Euro, euros, you're all right now

 

The euro has again become the subject of heated debate - but this time the controversy is over its plural form.

While some regard euros and cents as the logical English plural of the names of the notes and coins, others believe euro and cent to be the correct version. So who's right?

Mr Philip Hamell, head of the Euro Changeover Board of Ireland, some people get very worked up over the issue, but there is no right or wrong answer.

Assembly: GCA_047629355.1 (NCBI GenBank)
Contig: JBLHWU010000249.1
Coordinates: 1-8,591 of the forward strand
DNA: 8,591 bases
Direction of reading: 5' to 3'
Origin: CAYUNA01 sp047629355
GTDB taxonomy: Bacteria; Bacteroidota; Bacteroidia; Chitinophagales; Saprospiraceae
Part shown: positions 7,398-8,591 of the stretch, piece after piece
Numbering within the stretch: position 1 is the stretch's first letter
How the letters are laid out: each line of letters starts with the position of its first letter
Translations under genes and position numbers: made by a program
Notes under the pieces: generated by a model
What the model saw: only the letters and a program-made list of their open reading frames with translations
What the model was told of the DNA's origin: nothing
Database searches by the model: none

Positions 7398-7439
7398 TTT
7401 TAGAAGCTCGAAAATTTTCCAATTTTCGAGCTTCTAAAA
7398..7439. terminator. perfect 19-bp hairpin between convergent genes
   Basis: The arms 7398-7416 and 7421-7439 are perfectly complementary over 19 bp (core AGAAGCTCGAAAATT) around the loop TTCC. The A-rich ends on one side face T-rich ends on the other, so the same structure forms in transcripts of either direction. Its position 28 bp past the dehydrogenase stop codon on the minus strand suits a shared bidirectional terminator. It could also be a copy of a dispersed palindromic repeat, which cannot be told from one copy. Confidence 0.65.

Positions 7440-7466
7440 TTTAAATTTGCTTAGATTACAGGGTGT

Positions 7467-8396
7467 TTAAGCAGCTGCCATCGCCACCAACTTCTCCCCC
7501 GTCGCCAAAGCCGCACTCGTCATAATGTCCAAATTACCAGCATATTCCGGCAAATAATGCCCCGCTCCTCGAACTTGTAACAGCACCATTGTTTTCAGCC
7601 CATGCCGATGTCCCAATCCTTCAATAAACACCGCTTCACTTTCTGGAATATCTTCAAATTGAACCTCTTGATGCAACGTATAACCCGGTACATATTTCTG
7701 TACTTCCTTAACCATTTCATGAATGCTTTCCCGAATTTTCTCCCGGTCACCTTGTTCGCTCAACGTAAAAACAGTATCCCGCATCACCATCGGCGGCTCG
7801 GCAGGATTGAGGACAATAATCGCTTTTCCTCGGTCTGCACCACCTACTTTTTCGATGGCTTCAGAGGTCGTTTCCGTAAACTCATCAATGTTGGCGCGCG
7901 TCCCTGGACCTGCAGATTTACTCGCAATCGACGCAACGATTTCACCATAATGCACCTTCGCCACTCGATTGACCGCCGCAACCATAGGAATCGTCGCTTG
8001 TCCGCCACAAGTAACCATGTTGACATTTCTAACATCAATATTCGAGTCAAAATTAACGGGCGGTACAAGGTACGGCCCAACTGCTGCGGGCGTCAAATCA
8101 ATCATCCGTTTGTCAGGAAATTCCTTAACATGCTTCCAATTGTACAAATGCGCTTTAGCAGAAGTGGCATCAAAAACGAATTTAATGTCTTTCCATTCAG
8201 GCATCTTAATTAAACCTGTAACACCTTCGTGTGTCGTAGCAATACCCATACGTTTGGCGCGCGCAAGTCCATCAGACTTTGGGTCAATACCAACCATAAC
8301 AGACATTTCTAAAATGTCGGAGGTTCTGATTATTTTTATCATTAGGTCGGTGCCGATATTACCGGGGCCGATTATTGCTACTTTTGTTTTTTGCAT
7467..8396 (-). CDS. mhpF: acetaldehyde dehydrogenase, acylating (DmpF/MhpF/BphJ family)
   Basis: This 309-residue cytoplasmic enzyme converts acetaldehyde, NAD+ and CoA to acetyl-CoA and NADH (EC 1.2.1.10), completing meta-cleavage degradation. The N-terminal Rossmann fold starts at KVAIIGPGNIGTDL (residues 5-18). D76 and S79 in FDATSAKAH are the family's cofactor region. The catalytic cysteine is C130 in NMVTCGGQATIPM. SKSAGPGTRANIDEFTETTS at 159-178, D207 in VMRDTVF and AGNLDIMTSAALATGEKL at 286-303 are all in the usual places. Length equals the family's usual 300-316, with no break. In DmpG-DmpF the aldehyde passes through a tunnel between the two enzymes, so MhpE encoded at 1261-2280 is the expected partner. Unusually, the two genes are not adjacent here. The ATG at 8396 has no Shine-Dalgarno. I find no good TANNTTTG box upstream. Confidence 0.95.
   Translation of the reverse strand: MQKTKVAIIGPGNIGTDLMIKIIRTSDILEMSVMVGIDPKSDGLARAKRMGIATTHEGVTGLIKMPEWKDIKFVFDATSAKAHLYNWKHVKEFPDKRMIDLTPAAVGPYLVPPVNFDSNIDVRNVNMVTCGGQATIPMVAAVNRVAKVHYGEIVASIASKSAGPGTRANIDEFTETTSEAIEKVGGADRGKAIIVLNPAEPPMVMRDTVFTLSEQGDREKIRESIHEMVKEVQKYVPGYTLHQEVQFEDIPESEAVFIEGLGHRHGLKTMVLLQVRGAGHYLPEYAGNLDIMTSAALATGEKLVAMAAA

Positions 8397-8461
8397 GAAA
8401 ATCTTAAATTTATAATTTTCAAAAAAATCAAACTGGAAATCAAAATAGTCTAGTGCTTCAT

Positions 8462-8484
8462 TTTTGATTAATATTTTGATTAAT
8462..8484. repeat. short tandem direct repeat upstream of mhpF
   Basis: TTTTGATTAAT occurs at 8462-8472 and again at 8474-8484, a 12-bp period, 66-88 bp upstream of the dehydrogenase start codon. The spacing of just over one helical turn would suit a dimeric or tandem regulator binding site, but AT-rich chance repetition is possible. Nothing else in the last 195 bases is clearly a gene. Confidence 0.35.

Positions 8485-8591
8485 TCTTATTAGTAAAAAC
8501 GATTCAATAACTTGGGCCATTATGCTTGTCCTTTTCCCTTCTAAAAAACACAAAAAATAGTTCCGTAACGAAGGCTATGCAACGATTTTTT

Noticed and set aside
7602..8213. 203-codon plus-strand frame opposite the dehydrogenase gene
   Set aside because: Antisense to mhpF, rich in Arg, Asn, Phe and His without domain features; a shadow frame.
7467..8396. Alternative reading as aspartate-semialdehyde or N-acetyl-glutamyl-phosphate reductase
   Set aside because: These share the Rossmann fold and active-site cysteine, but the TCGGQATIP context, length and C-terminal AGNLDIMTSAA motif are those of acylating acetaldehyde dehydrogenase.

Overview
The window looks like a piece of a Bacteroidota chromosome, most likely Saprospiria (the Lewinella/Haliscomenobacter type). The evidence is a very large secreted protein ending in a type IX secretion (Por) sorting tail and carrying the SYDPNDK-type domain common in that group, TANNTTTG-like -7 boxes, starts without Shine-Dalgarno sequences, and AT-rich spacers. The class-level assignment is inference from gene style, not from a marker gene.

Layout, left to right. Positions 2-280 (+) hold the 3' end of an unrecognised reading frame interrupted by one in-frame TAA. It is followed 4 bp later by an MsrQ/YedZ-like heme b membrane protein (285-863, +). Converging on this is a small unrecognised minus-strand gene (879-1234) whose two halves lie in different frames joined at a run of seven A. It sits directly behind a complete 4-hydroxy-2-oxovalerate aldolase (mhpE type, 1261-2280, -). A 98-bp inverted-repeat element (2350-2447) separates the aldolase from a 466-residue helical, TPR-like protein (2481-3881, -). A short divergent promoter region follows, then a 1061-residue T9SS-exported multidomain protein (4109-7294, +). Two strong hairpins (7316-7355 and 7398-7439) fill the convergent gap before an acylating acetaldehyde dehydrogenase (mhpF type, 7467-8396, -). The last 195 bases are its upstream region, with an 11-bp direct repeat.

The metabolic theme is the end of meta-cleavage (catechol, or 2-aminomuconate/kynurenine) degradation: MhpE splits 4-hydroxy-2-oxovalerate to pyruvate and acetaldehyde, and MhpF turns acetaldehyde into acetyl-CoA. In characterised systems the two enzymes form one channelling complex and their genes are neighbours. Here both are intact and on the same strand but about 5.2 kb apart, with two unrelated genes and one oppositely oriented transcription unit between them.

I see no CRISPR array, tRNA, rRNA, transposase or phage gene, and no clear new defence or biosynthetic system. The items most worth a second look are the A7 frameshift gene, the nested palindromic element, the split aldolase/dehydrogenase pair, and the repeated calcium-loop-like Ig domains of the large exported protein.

When drafting the laws governing the new currency, the EU authorities used euro and cent as the plural, mainly to avoid having different plural forms in national languages.

But Mr Hamell points out that that there is nothing to stop people from adding an "s" to create the plural if they so choose. "It is not wrong. We prefer to say euro and cent because that's what you see on the notes and coins but there is no law saying you can't put an 's' on the end."